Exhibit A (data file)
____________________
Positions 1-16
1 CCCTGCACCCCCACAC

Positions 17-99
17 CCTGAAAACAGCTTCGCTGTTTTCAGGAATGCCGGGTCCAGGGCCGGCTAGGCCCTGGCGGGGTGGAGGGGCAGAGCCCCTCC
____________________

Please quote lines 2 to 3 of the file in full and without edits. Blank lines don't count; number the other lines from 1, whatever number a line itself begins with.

1 CCCTGCACCCCCACAC

Positions 17-99